Your Spine and Back Pain: What’s the Cause and What You Can Do About It
4 min. read
Back pain is very common, whether it’s a chronic condition as we age or it hits suddenly after improperly straining the spine to pick up something heavy. Whatever the cause – arthritis, spinal stenosis (narrowing around the nerve roots), blunt injury or something else — back pain is one of the most common reasons why Americans over the age of 45 seek medical care, next to the common cold, explains Ronald Tolchin, D.O., medical director of Miami Neuroscience Institute’s Spine Center.
“Back pain can certainly be a warning that there is a problem,” explains Dr. Tolchin. “However, it could also be due to degenerative changes as one ages in the lumbar spine. We do know that the spine will degenerate with age.”
Why does the spine degenerate over time? This has to do with the cartilage between the vertebral bodies wearing out. This cartilage is called an intervertebral disc. It has a component of cartilage around the outside, and a soft gel like material on the inside called the nucleus.
“With time, cartilage dries out and this can cause tears in the outer part of the disk leading to pain,” says Dr. Tolchin. “In addition, it can put more stress on some of the small joints in the back of the spine called facet joints — and cause them to degenerate over time.”
Dr. Tolchin provides more insights into back pain and ways to alleviate or help prevent debilitating discomfort.
What is the best exercise to counteract degenerative changes in the spine as we age?
“The best way to counteract some of these changes is to work on the core muscle strength. These are a group of 29 muscles in the front and in the back surrounding the entire spine. These include your abdominal muscles, your back extensor muscles, the pelvic muscles etc. — and these can all take over motion and offload some of the pressure of the spinal elements. You can strengthen these muscles your entire life as opposed to the degenerative changes in the spine which are not reversible.
“It is especially problematic in people that are overweight. They put more stress on the spine, and so the degenerative changes are enhanced in that situation. It is a growing problem as we are living longer in general and there are more arthritic changes as we age. So, we really need to take care of our spine and use appropriate exercise to offset some of the changes that occur with age.”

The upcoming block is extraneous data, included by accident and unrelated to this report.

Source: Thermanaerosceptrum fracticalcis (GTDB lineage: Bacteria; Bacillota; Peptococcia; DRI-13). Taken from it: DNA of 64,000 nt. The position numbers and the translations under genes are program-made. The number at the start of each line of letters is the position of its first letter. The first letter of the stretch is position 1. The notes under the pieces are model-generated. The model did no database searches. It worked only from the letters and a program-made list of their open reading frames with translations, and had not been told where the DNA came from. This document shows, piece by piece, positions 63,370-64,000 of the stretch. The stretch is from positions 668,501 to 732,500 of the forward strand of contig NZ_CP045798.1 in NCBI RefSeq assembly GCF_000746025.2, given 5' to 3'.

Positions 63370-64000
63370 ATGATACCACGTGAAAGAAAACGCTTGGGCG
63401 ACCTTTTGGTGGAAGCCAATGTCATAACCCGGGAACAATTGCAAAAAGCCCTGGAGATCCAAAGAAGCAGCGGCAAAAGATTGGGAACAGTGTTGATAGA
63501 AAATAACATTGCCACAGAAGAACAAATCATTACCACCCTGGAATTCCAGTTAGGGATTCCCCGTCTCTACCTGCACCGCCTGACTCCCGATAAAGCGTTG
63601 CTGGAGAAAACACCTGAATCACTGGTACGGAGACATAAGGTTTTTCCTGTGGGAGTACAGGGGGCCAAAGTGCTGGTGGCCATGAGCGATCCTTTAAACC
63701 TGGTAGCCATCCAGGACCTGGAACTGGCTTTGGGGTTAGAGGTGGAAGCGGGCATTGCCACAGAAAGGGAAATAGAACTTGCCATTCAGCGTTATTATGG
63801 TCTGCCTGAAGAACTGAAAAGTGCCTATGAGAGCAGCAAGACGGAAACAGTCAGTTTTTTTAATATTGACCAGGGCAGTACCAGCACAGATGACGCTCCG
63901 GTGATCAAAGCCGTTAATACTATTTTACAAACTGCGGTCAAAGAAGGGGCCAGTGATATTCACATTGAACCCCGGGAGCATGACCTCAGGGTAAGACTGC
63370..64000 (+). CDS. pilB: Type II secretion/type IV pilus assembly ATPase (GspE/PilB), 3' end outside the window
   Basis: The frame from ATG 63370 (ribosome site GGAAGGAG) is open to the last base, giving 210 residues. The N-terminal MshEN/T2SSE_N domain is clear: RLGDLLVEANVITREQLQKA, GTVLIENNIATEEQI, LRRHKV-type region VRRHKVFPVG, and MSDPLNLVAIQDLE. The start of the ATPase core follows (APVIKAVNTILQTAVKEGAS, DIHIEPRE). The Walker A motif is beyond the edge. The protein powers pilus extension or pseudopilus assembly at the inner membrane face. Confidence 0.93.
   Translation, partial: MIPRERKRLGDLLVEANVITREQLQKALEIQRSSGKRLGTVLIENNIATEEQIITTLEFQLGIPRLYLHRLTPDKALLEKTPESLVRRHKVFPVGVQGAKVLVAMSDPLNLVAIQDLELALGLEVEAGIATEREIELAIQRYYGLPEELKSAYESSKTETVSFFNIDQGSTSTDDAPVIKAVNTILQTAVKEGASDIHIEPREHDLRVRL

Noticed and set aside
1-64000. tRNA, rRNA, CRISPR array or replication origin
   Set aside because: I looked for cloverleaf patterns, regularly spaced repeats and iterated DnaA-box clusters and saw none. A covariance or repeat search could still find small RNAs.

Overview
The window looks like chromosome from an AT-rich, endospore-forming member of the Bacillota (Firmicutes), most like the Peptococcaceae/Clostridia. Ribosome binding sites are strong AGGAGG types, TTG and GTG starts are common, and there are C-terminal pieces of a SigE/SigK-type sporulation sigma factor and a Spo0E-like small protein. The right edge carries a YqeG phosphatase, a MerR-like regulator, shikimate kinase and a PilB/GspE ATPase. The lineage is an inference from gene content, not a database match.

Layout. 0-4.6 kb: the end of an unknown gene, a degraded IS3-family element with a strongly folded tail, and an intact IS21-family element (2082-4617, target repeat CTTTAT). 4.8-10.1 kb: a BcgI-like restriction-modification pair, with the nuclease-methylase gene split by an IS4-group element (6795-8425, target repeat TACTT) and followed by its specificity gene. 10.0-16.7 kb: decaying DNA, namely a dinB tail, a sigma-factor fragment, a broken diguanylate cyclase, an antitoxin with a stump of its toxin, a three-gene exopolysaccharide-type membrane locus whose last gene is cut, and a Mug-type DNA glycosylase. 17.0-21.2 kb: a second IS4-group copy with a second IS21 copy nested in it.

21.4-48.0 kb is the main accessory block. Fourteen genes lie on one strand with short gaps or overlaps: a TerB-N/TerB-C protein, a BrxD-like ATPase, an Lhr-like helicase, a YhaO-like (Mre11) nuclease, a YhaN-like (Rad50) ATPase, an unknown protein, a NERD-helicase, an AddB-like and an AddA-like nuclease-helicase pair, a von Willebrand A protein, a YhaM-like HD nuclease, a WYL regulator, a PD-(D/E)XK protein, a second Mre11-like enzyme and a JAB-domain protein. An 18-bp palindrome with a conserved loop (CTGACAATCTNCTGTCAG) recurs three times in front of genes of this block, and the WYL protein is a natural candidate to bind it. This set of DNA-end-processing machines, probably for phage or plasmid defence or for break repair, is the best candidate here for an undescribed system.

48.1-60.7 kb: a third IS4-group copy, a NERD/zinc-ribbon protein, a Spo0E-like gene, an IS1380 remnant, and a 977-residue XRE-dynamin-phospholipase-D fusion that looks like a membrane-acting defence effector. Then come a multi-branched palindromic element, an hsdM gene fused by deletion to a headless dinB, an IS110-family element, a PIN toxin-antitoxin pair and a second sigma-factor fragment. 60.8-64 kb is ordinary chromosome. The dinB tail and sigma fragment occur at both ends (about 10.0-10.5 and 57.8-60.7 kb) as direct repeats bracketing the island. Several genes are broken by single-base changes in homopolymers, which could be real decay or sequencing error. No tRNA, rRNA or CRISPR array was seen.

How debilitating can back pain become — even if the cause of the pain doesn’t require surgical intervention or something extreme?
“Back pain can be quite debilitating. It depends on the exact cause of this. For example, herniated discs that cause pressure on the nerve can lead to extreme pain in the lower back, but also radiating pain into the lower extremities — such as burning, tingling, and numbness which can also be very debilitating. It can cause weakness in the lower extremity, and especially in the foot, and make someone prone to falls.
“A fall can lead to other problems such as a hip fracture, depending on the person’s age, or a compression fracture in the spine if someone has osteoporosis as well. Other examples of debilitating back pain occur with the small joints called facet joints. These are small joints that guide motion in the low back and if they are overloaded due to a lack of strong muscles around the spine. They can become quite arthritic and cause debilitating back pain.
“Other examples of debilitating pain can be a condition called spinal stenosis. This is where there is narrowing of the spine around the nerve roots causing pressure due to arthritic changes over time. This usually happens with older adults. Initially, it may start with back pain; however, as the condition worsens individuals have both weakness, fatigue, and sensory loss in the lower extremities which can be profoundly debilitating. “
What are some of the common causes of back pain that readers can try to avoid?
“Some common causes of back pain are disc herniation. This is a tear in the outer band of the disc that allows the gel-like material to escape from the confines of the disk and press on the nerve. This can occur for example if someone is lifting more weight than they should, or if they are bending and twisting at the same time while lifting weight. It can also just happen due to weakness in the outer band of the disc that can occur at any point in time.
“To try to avoid increased stress on the spine, an individual can lift using proper body mechanics and use the leg muscles when they are bending forward for example, such as doing a squat or lunge in order to get down to the ground to pick something up. Also, it is important to avoid bending forward with a round back to decrease the load on the spine. Instead, a flat back position, or the back arched backwards, would use more of the hip joint while bending and can be quite helpful preventing pain in the spine.”
To request an appointment at Miami Neuroscience Institute’s Spine Center, call 786-596-3876 or fill out an appointment request form.
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